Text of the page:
So, I began the arduous task of scrubbing my kitchen floor on my hands and knees.
That was two days ago. I’m still scrubbing (not non-stop, of course). On the one hand, it’s fun and exciting: seeing our kitchen floor begin to truly sparkle and shine and watching, with satisfaction, the dirt wipe up right before my very eyes. On the other hand, it’s hard work and time-consuming. I much preferred the quickness of the Swiffer. Yet, it feels so good to be truly cleaning our floors.
And as I’ve scrubbed, I’ve had time to think. Scrubbing the floors is kind of like counseling (yep, I’m married to a counselor!). It’s easy to live our lives sweeping and Swiffering and thinking everything is clean and in order. Looking all nice and crumb-free and smooth and beige.
But what if we scrubbed a little harder? Maybe there are little signs (like dirty socks and swirling dirt) that signal to us that there might be some dirt we haven’t dealt with. Maybe it’s dirt that we’ve had a suspicion was there all along, but didn’t know how to get rid of it. Or simply just didn’t want to deal with it. We’ve convinced ourselves that sweeping and Swiffering up the surface dirt keeps us “clean enough.”
Or, maybe it’s dirt we had absolutely no idea was there, but through some sort of trauma, tragedy, or loss (the scraping of a chair across our lives), we discovered things weren’t necessarily what we thought. Maybe we weren’t who we thought we were. And we need some scrubbing to figure out what’s really underneath. To get rid of the dirt that we thought was our reality.
Good counseling can do this. But it’s hard to stick with it. And it can be easy to settle for something that seems to be helping, but might only be cleaning the surface and swirling the dirt around a bit. Something that gives us the sense that we are cleaning.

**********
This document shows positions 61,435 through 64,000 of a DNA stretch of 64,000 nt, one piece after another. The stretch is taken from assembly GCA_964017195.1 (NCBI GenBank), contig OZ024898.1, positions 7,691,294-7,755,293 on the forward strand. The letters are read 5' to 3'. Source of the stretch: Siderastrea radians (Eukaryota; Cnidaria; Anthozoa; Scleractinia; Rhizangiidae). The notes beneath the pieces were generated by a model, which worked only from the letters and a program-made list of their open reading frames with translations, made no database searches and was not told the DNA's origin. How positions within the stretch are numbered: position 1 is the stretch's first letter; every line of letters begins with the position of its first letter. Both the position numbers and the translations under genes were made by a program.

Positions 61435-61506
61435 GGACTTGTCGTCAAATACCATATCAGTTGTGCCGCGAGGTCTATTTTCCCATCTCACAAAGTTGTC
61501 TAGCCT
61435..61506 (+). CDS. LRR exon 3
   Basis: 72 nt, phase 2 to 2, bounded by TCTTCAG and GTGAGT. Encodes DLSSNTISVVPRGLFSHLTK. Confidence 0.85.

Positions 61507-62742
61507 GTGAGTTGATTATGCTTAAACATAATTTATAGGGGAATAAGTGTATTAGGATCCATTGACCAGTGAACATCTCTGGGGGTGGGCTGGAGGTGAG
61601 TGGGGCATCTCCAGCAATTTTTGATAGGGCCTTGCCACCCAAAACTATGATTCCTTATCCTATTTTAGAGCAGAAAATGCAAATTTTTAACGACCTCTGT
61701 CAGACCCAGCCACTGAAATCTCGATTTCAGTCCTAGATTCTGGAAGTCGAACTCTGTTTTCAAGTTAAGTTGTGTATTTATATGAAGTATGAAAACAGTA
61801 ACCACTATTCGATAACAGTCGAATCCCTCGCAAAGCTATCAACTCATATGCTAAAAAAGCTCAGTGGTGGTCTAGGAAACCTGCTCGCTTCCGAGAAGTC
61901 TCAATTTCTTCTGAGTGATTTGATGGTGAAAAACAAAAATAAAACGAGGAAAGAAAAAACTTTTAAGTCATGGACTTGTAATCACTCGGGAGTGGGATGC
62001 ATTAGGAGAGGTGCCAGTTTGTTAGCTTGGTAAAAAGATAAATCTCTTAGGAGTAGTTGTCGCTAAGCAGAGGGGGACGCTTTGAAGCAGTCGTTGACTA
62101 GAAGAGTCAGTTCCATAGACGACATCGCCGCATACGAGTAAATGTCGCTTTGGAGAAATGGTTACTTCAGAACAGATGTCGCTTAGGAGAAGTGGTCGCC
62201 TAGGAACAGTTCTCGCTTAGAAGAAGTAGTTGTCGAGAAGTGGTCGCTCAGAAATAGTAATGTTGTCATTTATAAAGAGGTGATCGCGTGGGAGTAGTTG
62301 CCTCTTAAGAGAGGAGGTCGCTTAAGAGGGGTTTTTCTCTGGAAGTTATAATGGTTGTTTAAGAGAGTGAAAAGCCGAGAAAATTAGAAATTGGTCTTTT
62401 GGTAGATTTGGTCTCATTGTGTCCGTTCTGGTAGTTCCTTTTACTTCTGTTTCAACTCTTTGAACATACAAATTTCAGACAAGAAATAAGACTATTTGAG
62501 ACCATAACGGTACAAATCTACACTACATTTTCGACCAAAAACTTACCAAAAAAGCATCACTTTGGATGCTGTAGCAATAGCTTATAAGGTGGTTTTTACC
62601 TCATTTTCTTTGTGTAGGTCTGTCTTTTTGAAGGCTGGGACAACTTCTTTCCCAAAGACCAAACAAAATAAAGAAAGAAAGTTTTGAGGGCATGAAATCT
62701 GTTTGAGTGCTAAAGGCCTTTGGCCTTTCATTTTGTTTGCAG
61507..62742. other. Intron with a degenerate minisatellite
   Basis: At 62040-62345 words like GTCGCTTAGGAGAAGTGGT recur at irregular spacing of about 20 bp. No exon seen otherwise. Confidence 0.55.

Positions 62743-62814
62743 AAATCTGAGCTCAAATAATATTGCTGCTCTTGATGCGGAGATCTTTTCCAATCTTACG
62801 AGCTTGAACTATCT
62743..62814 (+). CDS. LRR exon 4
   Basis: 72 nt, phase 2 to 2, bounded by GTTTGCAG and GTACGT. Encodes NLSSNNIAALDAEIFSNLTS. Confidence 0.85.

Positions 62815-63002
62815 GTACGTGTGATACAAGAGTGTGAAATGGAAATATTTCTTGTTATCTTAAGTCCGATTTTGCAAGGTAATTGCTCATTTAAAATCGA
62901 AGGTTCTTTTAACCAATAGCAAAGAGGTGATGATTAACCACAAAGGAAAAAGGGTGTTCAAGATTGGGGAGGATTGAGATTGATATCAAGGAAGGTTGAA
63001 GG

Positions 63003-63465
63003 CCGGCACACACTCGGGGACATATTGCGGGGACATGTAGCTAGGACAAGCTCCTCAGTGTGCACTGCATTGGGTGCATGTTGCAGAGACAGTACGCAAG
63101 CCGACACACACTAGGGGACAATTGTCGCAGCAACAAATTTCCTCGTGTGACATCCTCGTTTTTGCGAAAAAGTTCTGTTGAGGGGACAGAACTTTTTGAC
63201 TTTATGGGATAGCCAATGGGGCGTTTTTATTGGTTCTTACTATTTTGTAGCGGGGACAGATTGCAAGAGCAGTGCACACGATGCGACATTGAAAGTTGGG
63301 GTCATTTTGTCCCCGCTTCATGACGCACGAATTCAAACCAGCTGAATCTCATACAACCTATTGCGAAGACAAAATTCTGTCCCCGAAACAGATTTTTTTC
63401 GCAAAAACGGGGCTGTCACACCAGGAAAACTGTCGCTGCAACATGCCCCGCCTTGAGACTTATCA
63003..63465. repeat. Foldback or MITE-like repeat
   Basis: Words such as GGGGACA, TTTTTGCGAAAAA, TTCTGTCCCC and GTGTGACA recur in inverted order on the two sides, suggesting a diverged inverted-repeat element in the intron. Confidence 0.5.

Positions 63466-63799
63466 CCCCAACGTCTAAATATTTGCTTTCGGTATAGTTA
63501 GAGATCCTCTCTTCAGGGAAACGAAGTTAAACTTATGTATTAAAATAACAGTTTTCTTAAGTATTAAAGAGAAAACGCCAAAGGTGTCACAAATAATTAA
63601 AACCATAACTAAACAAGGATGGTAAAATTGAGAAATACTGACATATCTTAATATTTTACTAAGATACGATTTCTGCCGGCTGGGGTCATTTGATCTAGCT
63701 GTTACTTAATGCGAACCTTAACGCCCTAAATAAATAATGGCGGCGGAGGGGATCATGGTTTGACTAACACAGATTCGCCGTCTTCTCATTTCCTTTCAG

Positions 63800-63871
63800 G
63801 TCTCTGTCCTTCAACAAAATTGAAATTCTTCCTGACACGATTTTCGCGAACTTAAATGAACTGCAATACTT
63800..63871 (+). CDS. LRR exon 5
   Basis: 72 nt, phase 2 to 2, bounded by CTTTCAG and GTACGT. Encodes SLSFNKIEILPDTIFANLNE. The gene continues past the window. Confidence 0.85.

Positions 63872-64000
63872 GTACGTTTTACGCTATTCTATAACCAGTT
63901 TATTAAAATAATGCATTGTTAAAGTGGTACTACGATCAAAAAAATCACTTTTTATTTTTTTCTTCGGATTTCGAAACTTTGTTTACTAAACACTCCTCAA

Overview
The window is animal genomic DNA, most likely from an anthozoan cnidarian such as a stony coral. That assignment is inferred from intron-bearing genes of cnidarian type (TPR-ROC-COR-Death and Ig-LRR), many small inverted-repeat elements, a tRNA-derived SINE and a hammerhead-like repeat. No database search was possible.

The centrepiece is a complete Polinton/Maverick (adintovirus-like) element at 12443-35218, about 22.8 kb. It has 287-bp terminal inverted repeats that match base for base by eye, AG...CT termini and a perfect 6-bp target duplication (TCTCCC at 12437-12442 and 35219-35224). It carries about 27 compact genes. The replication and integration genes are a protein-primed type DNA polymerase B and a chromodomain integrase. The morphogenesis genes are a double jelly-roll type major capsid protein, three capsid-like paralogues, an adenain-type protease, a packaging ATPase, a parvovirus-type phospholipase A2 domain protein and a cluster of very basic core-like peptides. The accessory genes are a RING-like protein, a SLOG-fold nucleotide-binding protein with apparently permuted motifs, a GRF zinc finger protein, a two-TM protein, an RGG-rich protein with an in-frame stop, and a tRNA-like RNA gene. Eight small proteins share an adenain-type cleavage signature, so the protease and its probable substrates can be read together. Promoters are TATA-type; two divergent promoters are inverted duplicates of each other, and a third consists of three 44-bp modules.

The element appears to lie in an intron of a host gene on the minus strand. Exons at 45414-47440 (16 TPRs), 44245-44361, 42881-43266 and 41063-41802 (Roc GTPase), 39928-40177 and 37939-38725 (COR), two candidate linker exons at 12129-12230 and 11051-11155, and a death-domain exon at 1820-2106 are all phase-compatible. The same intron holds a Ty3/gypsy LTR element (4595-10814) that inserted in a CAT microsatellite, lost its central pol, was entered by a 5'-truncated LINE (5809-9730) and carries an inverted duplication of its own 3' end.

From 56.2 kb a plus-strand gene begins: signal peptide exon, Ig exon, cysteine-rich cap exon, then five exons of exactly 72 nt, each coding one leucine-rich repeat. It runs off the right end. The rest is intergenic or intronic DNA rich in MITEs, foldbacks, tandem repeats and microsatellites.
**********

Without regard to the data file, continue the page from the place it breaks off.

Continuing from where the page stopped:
There’s a place for sweeping and Swiffering. In fact, once I get through this task of scrubbing the entire floor back to its former self, I’m assuming that sweeping and Swiffering will help it stay that way. Especially if I faithfully sweep and Swiffer. Yet, I’m certain that occasionally I’ll have to get on my hands and knees again, because the dirt and grime will slowly start to build up.
Counseling use to have a stigma attached to it (and it sometimes still does), and it can be scary (because it takes time and effort and reveals things we may not want revealed!). Yet, as I’ve watched my husband at work and have experienced his skill set in my own life, I see the need for deep cleaning internally. To go to those deep places through counseling. Where counseling isn’t an option, to go to those deep places with a trusted friend or mentor or in a group.
Because when we do, not only can we sparkle and shine in a new way, more importantly, we can discover who we really are. Who God made us to be, underneath the dirt and grime that comes with living this life.
At the time I scrub my floors, I pray, my Lord, that I would not be satisfied with only surface cleaning in my own life. May I have the eyes to see the dirt and the courage and strength to scrub through it, so that I may live life fully as You intended.